Tax tribunal rules digital newspapers should be subject to VAT

Out-Law News | 19 Mar 2018 | 4:47 pm | 1 min. read

A UK tax tribunal has ruled that digital versions of daily newspapers should be subject to VAT, unlike printed editions containing the same content.

In a judgment handed down earlier this month (47 page / 890KB PDF), the First-Tier Tribunal ruled in favour of HM Revenue & Customs (HMRC) in deciding that digital newspapers should not be excluded from VAT as they are “services” rather than “goods”.

The case was brought by News Corp UK & Ireland, which publishes The Times, The Sunday Times, The Sun and The Sun on Sunday. All four titles have both print and digital editions.

In 2015 and 2017 HMRC said the digital editions did not count as “newspapers” and therefore they should not be zero-rated for VAT.

The court agreed with the company that the digital editions of the publications had similar characteristics to the print editions and that readers consumed the digital content in a similar way to the print content. However both parties agreed that the supply of the digital editions to readers should be considered as the supply of services.

News Corp submitted that zero rating for newspapers was to enable the dissemination of knowledge and to further the democratic process, and that this was as true of the digital editions as the print.  HMRC argued that previous case law showed that a distinction should be made between the supply of goods and the supply of services.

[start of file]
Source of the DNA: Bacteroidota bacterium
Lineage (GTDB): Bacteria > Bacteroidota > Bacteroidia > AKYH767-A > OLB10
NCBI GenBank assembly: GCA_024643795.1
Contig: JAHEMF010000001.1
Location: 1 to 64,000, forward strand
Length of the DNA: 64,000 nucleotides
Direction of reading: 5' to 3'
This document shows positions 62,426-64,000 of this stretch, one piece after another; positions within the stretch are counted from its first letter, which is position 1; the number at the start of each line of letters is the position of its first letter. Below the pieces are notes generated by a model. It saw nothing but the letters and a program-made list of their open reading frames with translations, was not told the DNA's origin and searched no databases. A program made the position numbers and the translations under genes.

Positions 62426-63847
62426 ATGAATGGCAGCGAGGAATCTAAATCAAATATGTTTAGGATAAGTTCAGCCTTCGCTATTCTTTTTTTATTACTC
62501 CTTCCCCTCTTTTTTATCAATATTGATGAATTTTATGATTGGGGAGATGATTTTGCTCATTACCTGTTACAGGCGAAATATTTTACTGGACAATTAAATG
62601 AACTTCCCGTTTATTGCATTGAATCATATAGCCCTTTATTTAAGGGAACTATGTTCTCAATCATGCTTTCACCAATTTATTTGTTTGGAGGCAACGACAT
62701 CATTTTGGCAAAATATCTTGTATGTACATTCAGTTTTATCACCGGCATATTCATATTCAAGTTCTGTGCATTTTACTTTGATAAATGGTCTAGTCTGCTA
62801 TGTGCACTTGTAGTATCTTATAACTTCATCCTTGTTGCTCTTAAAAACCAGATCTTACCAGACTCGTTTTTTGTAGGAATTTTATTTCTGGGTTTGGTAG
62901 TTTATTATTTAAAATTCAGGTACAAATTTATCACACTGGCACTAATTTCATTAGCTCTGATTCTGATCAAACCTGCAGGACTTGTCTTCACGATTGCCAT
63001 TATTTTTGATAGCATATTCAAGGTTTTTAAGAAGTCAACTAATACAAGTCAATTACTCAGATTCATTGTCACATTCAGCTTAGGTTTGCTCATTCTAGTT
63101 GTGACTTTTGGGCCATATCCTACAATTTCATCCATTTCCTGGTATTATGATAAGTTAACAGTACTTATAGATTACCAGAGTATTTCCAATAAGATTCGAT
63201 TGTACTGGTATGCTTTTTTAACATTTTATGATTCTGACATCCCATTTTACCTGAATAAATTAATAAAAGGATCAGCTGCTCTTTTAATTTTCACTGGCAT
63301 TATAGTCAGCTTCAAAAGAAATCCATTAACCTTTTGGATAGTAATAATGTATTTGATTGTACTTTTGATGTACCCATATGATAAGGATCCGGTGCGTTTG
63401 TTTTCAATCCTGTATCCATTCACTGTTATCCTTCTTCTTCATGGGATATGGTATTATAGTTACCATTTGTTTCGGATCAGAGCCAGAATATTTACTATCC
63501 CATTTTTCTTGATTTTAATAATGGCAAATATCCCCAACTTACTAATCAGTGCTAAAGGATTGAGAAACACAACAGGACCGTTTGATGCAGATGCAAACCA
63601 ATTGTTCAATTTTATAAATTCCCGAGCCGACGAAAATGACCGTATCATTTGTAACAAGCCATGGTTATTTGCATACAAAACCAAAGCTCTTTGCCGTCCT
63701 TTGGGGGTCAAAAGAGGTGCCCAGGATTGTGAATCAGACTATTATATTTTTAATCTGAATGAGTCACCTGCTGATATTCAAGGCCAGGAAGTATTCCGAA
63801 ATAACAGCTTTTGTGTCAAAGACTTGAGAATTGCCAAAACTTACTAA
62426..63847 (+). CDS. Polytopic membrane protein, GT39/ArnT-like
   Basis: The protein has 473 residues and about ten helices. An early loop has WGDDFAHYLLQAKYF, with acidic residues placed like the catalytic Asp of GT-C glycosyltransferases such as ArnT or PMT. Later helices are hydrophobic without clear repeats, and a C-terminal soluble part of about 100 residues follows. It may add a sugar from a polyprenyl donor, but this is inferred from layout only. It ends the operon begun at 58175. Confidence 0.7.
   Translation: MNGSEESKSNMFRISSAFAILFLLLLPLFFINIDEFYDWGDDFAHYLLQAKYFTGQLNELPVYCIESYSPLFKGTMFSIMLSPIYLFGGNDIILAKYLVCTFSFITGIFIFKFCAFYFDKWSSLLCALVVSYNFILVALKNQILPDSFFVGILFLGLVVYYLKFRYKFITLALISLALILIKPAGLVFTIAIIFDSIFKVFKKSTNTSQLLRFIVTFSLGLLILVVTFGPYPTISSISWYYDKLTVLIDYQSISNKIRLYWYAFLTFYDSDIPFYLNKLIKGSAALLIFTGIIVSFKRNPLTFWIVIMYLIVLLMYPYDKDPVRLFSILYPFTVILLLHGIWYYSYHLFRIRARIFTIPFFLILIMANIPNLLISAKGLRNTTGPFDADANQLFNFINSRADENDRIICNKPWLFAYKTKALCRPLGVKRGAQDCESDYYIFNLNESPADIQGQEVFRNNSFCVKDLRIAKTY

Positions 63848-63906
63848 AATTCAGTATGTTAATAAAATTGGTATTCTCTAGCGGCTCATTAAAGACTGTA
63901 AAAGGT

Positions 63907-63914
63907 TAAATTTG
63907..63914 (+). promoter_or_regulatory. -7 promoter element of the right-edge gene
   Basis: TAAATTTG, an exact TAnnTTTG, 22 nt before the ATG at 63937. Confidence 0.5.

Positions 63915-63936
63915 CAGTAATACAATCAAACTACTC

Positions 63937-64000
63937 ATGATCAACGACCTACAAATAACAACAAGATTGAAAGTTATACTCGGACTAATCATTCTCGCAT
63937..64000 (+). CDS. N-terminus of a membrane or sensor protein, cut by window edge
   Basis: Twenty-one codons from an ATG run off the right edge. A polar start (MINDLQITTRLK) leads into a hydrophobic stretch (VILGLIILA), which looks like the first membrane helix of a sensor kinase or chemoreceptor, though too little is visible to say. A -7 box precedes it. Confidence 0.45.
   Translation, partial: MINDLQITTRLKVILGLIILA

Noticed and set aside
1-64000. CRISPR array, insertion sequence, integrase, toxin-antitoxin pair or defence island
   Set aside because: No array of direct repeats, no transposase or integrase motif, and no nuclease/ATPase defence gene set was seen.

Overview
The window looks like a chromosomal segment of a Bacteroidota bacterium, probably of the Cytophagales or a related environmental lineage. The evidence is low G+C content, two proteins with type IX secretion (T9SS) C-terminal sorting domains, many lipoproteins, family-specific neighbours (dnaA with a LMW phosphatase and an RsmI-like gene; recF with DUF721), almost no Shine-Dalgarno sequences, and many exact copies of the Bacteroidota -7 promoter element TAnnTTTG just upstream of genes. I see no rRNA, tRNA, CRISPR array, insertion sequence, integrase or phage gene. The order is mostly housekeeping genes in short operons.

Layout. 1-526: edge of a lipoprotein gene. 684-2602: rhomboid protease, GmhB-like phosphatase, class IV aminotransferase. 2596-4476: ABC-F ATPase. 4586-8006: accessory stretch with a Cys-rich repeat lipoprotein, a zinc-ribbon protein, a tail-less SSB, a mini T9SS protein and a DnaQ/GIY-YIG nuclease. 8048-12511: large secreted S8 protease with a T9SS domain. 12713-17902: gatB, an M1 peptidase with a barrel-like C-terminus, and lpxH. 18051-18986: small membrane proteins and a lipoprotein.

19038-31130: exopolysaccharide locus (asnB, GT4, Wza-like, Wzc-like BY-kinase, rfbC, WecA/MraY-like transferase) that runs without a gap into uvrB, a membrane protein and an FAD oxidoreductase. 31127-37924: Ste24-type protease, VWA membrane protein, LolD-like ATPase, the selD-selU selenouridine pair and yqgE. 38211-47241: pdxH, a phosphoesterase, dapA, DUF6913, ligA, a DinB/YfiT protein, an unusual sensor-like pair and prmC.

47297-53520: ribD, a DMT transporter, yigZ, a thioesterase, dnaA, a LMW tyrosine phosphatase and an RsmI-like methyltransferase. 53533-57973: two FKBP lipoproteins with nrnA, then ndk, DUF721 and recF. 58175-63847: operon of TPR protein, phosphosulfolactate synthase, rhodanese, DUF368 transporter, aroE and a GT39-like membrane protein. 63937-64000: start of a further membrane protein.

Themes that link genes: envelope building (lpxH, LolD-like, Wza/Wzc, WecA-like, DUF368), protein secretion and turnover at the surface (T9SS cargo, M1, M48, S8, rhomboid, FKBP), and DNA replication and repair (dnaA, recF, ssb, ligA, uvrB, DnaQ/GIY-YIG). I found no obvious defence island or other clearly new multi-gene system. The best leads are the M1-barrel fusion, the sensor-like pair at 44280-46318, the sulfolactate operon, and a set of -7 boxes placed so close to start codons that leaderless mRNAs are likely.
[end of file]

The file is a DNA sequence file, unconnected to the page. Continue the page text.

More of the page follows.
The judge agreed, saying that the VAT legislation which permitted a zero rating for printed newspapers applied only to the supply of goods, and that extending the definition was not possible.

“The digital editions of the titles, which constitute a supply of services, are simply not within the zero rating provisions and the scope of those provisions cannot be enlarged by the application of a principle of interpretation, such as that of fiscal neutrality,” the tribunal said.

Under the Principal VAT Directive EU member states may apply a reduced rate of VAT to printed publications such as books, newspapers and periodicals. However, digital publications must be subject to the higher rate, with an EU minimum standard rate of 15%.

 Last year a European Parliament committee backed plans that would allow member states to reduce VAT on e-publications